The Claimant appealed. HHJ Seymour QC refused the appeal as he did not accept that the decision was outside the acceptable range of his discretion.  The Master’s Judgment had set out the long history of the litigation and this had clearly been taken into account.    Although it was a bold thing to do it could not be said the Master had failed to give any, or adequate, reasons for his judgment.  The Claimant had not sought to bring assessment of the damages of his claim for a period of 6 years even though liability had been admitted.

The Claimant suggested incompetency of his solicitors but it was noted that in general the inaction of a party’s legal representative must be treated as the inaction of the party himself.

Duncum v Chum, Oxford County Court (12 September 2014) (Reported 18 February 2015)

Discretion to vary usual Part 36 cost consequences where a claim was exaggerated.

The Claimant commenced proceedings in 2011.  On 31 May 2013 she served a schedule of loss, claiming special damages of £1,000,000.00.  In January 2014 she served an amended schedule claiming around £500,000.00.  The Defendant then made a Part 36 offer of £220,000.00 which was accepted in July 2014.  The usual course would be the Defendant paid the Claimant’s costs to the date of expiration of the offer, and the Claimant paid the Defendant’s costs from that point to acceptance of the offer.

However, the judge held that it could legitimately be inferred that the case would have settled much sooner than it did if the claim had been reasonable and there was every reason this should be reflected in costs.  The original claim value was likely to have greatly inhibited the prospect of an early settlement and it would be unjust for the Defendant to bear costs incurred when the Claimant was looking to recover around 5 times what the case settled for. 

It was therefore, ordered that the Claimant pay the Defendant’s costs incurred from the date of service of the original schedule of loss, i.e. 31 May 2013.

Webb v Liverpool Womens’ NHS Foundation Trust [2015] EWHC 449 (QB)

The claimant, by her litigation friend, alleged that the defendant’s management of her birth six years previous had been negligent, with the result that she suffered a Brachial Plexus injury as a result of shoulder dystocia. The claimant’s allegations fell into two main parts: 

(a)   that the need for a caesarean section was indicated on 3 occasions but, negligently no caesarean section was performed; and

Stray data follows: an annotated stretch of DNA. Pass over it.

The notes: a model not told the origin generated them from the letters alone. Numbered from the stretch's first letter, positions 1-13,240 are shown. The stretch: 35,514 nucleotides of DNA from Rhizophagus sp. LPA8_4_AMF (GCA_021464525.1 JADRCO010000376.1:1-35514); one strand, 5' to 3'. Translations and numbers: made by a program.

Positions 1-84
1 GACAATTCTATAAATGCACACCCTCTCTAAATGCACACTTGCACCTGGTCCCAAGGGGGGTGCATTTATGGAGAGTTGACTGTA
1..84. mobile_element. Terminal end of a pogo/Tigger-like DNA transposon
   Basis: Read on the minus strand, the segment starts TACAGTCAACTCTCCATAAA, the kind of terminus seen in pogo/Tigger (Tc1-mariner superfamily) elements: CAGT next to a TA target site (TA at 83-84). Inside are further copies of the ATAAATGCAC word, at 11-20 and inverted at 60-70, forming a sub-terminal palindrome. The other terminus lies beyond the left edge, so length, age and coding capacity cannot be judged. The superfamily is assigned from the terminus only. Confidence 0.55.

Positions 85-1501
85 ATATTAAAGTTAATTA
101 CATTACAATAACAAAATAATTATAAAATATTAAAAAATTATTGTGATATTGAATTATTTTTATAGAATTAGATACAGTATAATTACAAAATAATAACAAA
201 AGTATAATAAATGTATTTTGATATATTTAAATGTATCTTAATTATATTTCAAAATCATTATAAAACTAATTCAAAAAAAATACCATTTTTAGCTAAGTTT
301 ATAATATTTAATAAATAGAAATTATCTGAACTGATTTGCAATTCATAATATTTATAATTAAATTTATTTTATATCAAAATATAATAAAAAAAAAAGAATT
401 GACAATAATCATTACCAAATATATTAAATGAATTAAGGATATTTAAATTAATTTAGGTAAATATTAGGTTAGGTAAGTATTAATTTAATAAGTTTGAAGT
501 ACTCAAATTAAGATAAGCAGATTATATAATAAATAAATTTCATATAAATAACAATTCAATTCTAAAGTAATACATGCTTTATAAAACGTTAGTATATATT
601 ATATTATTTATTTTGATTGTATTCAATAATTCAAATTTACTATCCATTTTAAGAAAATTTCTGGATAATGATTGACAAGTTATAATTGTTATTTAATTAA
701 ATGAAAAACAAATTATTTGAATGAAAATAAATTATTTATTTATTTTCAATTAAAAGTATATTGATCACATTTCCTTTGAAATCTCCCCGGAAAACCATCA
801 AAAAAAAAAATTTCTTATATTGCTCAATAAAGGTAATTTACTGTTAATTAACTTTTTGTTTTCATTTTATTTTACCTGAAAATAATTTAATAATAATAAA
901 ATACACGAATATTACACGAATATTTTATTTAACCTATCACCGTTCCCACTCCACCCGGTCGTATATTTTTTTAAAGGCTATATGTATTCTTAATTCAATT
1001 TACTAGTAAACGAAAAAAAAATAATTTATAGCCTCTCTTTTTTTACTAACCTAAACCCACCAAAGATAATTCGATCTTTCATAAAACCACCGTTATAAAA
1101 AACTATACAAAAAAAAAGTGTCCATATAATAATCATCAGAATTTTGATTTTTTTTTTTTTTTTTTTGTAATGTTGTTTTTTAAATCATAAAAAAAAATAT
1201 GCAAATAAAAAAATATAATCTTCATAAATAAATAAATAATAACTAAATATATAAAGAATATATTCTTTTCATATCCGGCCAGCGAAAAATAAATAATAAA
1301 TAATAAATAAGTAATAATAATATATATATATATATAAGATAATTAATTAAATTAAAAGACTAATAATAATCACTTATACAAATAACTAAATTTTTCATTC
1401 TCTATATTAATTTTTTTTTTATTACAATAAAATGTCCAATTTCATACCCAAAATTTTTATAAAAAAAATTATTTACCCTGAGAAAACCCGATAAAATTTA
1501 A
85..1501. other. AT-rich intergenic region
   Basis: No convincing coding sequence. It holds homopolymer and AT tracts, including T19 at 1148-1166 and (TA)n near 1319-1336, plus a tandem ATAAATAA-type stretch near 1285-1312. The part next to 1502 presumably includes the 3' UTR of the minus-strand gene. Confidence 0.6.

(b)  that the delivery itself was negligently managed because the midwives undertaking it failed to adopt recognised procedures to deal with shoulder dystocia that the claimant suffered in the course of delivery.

The Court found for the claimant in that it was concluded that the defendant’s employee had indeed been negligent in deciding not to proceed to a Caesarean section at the appropriate time. However, the Court was not satisfied that the claimant has established liability in respect of the defendant’s conduct at any other stage of the labour prior to delivery, nor was it satisfied that she had done so in respect of her claim under the second limb.

It was decided that the defendant was liable to the claimant for 100% of damages even though the claimant was unsuccessful in many of her specific allegations.

The Court then went on to consider the issue of costs and whether it was appropriate to make a proportionate costs order in circumstances where the claimant had beaten her Part 36 offer, despite failing on one limb of her claim.

The Court held that, in the absence of a Part 36 offer, an issues-based or proportionate costs order would have been appropriate to reflect the failure of the second limb. It was satisfied that the existence of the successful Part 36 offer did not preclude such a costs order. 

Although Part 36 is a self-contained regime which does not refer to issues-based or proportionate orders, the Court could make such orders if it was necessary to avoid injustice. The Court therefore made a costs order in favour of the claimant limited to a percentage of her costs reflecting the time expended on establishing the first limb of the claim, plus disbursements. The Court also warned parties about giving over-optimistic time estimates for hearings, which wasted time and costs in this case. It emphasised the importance of giving critical and constructive consideration to time estimates and said that parties should not work on the basis that a hearing would take no longer than the parties merely hoped it would take. This decision demonstrates the exercise of the Court’s discretion not to apply the usual costs consequences under CPR 36.14 where it considers it just to do so.

Hayward v Zurich Insurance Company PLC [2015] EWCA CIV 327

This case concerned an employer’s liability claim. Following an accident at work, H brought proceedings against his employers. He claimed that his injury continued to cause him serious back pain which restricted his mobility, that he had also developed a depressive illness and that is ability to work was seriously impaired. His claim was supported by expert evidence from an orthopaedic surgeon. The employers’ insurers admitted liability but disputed quantum on the basis that the claimant was exaggerating his injuries. Shortly before the issue of quantum was due to be tried, the parties reached a settlement.

Two years post settlement, H’s neighbours approached the employers to say that they believed H’s claim to have suffered a serious back injury was dishonest. They believed H had made a complete recovery from his illness at least a year before settlement. They were referred to Zurich and provided full witness statements. After this further evidence of the fraud came to light, the insurers sought to set aside the settlement and reclaim much of the amount they had paid in a claim for deceit.